Submission to the 95th Session of the Human Rights Committee:
military service in Croatia was suspended with effect from the
beginning of 2008. In the event of its reintroduction in time of war
or national emergency, the provisions of the 2003 Law on Civilian
Service would again apply.1
In many respects these provisions came close to the best
international standards. There were no time limits on the lodging of
applications - whether before or during military service, or
subsequently as a reservist. Applications which met rather minimal
criteria with regard to the grounds stated were accepted without
further investigation. Like other countries in the region, Croatia
retained an ill-conceived clause which debarred anyone who had ever
held a firearms licence from being recognised as a conscientious
and it might have been questioned whether the discrepancy between six
months’ military service and eight months’ alternative civilian
service was objectively justified, but in isolation these are
relatively minor quibbles.
Two residual issues remain:
for military service, and medical examination to determine fitness
for such service, have not been suspended. In such circumstances it
always seems illogical that those registering should not have the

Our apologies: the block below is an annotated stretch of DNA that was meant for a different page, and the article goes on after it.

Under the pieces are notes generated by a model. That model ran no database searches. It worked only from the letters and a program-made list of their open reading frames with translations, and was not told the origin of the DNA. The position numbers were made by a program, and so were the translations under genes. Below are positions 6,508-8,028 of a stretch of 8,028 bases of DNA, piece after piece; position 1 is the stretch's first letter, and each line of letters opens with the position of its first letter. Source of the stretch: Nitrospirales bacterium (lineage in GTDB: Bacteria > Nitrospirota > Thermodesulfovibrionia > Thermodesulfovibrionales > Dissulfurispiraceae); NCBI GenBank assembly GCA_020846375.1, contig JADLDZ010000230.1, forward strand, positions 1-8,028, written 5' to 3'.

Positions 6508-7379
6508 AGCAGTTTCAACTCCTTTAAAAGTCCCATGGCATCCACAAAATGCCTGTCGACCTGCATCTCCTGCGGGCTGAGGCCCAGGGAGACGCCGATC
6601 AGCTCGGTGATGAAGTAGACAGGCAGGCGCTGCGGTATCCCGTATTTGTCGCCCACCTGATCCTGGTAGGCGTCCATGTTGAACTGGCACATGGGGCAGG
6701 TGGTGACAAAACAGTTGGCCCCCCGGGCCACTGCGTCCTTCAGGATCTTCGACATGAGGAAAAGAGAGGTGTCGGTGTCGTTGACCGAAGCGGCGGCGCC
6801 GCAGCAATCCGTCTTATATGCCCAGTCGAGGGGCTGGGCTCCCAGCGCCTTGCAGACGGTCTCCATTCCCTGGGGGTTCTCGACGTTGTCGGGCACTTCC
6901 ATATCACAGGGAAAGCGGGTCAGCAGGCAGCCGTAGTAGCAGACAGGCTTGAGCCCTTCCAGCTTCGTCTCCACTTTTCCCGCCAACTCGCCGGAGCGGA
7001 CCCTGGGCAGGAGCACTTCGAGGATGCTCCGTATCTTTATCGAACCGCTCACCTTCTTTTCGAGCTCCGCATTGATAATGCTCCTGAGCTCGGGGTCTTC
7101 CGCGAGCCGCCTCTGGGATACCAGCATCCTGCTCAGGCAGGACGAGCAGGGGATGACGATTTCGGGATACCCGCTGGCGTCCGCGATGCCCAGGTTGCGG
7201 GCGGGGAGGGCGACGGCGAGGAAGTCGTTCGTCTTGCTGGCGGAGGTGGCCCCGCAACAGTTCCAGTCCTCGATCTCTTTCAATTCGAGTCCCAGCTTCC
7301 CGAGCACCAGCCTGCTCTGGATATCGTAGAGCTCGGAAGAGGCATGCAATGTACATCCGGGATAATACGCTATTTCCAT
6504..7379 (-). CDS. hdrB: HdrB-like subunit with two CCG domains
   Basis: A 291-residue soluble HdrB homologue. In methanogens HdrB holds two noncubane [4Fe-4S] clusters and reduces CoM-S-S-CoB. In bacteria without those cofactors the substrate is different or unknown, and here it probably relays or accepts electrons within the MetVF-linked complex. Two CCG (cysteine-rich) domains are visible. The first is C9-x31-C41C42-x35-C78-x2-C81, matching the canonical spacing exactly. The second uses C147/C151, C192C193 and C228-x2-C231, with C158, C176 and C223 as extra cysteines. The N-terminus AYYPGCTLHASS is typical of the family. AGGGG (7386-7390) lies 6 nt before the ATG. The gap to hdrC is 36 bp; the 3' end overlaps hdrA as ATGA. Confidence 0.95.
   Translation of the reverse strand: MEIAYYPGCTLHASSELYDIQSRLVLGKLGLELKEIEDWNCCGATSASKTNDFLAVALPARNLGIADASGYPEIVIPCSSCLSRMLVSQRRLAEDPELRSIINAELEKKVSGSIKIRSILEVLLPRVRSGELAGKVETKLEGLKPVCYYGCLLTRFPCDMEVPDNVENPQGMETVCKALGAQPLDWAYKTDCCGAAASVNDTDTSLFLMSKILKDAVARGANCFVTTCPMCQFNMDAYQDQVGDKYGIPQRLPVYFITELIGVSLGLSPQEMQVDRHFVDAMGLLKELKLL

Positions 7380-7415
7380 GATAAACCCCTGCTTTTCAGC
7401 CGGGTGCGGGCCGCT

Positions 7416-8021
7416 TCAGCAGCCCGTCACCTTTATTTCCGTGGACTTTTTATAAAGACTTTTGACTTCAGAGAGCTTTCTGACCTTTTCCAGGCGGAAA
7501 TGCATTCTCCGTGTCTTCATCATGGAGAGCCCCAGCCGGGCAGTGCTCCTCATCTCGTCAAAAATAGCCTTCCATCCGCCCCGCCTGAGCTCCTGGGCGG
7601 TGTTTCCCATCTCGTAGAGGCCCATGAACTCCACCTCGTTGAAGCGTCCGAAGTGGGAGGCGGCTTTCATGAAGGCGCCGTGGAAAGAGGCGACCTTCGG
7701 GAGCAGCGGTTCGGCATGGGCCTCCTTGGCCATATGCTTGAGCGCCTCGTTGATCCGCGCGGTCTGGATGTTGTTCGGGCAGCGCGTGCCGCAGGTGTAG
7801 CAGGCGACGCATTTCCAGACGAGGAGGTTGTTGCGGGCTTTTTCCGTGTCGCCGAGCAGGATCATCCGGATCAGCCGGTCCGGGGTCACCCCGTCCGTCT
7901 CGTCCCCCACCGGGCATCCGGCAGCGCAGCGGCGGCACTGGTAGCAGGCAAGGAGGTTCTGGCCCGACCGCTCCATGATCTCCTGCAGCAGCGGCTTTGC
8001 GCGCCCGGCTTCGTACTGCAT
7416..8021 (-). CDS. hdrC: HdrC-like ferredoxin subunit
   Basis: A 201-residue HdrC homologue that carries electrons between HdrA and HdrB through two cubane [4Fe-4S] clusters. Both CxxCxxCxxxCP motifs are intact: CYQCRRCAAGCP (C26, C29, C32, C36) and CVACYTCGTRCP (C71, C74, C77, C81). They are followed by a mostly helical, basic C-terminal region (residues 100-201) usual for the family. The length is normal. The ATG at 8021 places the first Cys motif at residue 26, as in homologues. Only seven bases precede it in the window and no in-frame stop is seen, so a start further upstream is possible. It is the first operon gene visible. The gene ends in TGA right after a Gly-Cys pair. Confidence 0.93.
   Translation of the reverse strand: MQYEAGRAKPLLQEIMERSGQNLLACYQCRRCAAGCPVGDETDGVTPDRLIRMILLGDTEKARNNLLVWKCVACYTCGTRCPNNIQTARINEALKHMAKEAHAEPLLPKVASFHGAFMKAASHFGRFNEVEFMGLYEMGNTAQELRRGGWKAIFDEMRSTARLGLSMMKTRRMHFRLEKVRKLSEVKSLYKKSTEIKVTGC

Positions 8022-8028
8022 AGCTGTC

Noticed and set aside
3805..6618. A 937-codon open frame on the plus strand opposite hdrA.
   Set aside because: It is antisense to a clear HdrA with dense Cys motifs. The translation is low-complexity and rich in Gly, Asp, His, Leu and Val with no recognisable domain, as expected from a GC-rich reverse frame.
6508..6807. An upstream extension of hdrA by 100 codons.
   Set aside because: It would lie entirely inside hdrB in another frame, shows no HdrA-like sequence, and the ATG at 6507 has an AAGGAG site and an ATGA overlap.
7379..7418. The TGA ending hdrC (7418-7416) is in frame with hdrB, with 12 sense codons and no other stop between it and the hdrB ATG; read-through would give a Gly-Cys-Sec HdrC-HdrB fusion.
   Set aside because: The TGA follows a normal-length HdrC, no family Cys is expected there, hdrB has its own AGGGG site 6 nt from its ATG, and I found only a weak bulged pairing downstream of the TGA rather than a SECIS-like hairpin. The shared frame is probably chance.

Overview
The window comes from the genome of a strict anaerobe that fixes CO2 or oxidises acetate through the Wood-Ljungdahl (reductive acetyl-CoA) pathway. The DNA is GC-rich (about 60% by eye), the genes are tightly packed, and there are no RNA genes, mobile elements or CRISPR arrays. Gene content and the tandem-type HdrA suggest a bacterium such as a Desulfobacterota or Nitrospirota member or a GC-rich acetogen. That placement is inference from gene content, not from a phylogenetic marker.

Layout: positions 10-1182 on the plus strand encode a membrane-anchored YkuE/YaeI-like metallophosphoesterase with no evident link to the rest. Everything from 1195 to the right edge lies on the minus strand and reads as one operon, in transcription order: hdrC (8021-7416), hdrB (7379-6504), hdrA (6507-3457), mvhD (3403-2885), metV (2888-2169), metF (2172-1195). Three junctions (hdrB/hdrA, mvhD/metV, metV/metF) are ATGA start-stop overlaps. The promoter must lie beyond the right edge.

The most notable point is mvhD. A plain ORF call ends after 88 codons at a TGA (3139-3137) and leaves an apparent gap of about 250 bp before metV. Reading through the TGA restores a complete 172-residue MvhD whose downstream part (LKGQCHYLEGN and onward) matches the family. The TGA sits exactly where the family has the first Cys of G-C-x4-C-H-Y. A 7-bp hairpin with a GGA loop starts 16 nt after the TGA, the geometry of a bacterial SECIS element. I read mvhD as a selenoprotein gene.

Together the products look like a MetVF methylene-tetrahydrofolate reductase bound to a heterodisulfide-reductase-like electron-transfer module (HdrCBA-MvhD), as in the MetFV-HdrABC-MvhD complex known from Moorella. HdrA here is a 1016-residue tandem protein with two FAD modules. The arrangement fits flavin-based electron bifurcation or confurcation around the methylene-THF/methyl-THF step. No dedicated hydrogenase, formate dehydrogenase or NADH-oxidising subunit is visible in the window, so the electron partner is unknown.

opportunity, if they so choose, to declare conscientious objection to
military service at this stage rather than that in the short term
they should feel obliged - in however small a way - to compromise
their principles; - and in the longer term that the mobilisation
system should at what might be a time of extreme urgency be clogged
up with the processing of such applications.
importantly, having progressed to completely “professional” armed
forces, Croatia has apparently not yet confronted the possibility
that a member of such forces might develop a conscientious objection.
Exactly what would be the situation of a service-man or -woman who
sought early release on these grounds? Given its good credentials in
other respects, Croatia might usefully be encouraged to join those
States which have made formal provision for such an eventuality.
30th December, 2008.
Stolwijk, M., The Right to Conscientious Objection in Europe: A
Review of the Current Situation, Quaker Council on European
Affairs, Brussels, 2005, p